This June marked 4 years since the landmark Supreme Court decision that launched economic nexus, South Dakota v. Wayfair, Inc et al, but many businesses are still trying to figure out how to manage sales tax obligations brought on by this decision.  The following is a list of 3 things you need to know to get started in understanding your economic nexus footprint.

1. State thresholds are not all the same 

The provisions of South Dakota vs. Wayfair allowed the state to force out-of-state sellers to collect sales tax provided they had at least $100,000 in gross revenue or has at least 200-transactions sourced into the state. Many states followed suit with the same thresholds, but others have adjusted theirs to different revenue or transaction counts.   Some examples:

  • Iowa: Gross sales to the state over $100,000; no annual transaction threshold  
  • Mississippi: $250,000 sales; no transaction threshold  
  • New York: $500,000 sales AND 100 transactions

All 45 states with state-wide sales tax now have economic thresholds set. Some have both revenue and transaction counts, some only revenue. States determine their own thresholds so it is not as simple as knowing one is knowing all. It is important to understand the thresholds for each state in which you have sales. 

2. Some states determine their thresholds by gross receipts, others by taxable sales

When tracking your sales into a state to see if you have met their thresholds you need to ask yourself if you are tracking gross sales or taxable sales. The answer, as it is with most things with sales tax, it depends…

Taxable sales exclude sales for resale or otherwise exempt transactions as well as non-taxable transactions. Exemptions are transactions that are generally taxable, but exempt for a certain reason such as resale, or purchase by an entity not subject to sales tax. Whereas exclusions or non-taxable transactions are not referenced anywhere in statute and are thus “excluded”.

The majority of states use your gross sales, which includes those exempted or excluded sales, when determining economic thresholds. As with revenue and transaction counts, it’s important to understand how revenue is calculated for each state in which you make sales.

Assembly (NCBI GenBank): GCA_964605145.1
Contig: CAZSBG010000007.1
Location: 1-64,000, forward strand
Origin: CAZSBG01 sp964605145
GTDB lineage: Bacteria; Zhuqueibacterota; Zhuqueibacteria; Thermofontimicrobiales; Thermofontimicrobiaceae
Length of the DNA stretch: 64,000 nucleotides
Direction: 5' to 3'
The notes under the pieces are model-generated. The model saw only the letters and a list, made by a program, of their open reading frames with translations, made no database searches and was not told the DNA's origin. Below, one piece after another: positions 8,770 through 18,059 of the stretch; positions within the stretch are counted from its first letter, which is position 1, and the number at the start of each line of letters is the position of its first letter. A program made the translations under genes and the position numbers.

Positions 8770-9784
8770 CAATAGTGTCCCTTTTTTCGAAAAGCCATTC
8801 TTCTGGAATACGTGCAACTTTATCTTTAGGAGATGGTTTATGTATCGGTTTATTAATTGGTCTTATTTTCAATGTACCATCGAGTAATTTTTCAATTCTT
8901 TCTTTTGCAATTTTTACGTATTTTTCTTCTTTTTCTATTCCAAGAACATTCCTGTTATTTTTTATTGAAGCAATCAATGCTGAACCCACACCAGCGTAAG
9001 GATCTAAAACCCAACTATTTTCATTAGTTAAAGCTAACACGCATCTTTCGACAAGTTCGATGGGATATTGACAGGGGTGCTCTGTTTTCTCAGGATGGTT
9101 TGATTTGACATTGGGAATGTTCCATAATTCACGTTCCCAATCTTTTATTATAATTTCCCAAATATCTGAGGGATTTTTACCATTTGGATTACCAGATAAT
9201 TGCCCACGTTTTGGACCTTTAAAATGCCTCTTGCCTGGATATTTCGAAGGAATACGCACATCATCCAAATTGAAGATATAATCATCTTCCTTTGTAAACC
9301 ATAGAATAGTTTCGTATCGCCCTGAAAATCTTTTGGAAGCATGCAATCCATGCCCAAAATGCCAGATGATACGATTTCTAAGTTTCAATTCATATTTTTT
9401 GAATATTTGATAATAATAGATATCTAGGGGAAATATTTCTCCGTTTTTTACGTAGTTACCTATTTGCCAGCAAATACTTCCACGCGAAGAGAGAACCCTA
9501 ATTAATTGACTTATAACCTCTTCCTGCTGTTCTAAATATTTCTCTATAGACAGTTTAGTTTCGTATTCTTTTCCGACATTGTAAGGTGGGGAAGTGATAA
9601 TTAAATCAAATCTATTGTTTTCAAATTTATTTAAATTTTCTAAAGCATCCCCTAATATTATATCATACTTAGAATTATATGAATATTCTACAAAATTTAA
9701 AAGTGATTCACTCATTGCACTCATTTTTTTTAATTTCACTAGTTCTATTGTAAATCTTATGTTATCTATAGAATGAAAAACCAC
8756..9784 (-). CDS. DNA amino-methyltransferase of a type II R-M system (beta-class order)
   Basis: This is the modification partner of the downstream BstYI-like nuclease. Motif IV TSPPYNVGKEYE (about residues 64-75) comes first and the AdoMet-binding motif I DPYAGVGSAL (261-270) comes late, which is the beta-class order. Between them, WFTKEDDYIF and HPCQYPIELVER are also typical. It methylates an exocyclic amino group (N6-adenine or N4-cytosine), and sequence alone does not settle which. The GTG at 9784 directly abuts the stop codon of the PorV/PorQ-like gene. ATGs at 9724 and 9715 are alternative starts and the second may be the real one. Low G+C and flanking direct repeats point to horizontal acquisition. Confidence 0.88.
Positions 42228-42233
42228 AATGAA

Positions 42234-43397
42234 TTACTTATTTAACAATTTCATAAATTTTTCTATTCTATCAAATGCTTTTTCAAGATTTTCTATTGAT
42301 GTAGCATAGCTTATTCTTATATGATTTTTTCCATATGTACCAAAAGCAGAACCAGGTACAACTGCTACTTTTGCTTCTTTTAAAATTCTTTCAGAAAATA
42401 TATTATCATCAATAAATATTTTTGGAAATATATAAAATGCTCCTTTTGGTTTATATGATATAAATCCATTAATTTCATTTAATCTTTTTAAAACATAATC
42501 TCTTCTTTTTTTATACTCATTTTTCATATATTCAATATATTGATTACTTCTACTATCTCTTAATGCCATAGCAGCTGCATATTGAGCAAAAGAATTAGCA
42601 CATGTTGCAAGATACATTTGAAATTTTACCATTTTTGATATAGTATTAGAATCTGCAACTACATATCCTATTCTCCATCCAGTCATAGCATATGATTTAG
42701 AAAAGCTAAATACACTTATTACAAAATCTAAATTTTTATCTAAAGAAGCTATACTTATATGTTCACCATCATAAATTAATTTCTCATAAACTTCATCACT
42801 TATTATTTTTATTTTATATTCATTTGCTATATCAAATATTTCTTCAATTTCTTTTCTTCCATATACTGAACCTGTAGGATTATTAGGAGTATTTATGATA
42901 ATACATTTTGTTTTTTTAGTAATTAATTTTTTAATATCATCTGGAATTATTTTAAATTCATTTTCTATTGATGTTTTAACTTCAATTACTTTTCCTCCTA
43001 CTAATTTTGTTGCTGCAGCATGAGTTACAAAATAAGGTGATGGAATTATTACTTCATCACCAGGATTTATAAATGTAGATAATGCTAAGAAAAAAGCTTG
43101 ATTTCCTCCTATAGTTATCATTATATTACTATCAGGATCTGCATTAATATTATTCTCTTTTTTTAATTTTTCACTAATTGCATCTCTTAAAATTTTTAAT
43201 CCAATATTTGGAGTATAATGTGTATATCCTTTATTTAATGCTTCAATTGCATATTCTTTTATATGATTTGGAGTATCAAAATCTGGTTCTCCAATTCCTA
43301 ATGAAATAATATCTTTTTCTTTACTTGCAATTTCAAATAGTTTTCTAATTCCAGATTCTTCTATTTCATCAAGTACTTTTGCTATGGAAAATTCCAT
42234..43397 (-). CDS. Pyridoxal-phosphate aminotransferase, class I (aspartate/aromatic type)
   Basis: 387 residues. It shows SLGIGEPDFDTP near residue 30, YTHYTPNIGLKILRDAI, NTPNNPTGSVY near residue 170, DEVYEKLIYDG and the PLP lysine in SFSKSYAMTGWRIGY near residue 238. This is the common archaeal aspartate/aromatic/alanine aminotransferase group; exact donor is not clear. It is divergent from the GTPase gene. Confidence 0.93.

3. Economic nexus doesn’t replace physical presence, it is in addition to physical presence rules.  

Having an office, employee or inventory stored are forms of physical presence, which create nexus for a business. The Wayfair case did not do away with physical presence creating nexus, it instead added economic thresholds to it. You can have either a physical presence or reach economic nexus thresholds into a state to create a sales tax obligation, you do not need both.

Understanding your sales tax obligations and remaining compliant can be quite complex. If you’re looking for help determining your nexus footprint, understanding taxability of your products and/or services, or just want to get sales tax completely off your plate, it may be time to reach out to a sales tax expert. TaxConnex provides outsourced sales tax services to businesses of all sizes. Get in touch to learn how we can help you stay ahead of sales tax and ensure your business remains compliant! 

If looking to learn more about economic nexus, download our new eBOOK – The Complete Guide to Economic Nexus

Robert Dumas

Written by Robert Dumas

Accountant, consultant and entrepreneur, Robert Dumas began his public accounting career on the tax staff at Arthur Young & Co., followed by a brief stint at Grant Thornton. In 1998, Robert founded Tax Partners, which became the largest sales tax compliance service bureau in the country, and later sold it to Thomson Corporation. Robert founded TaxConnex in 2006 on the principle that the sales tax industry needed more than automation to truly help clients, thus building within TaxConnex a proprietary platform and network of sales tax experts to truly take sales tax off client’s plates.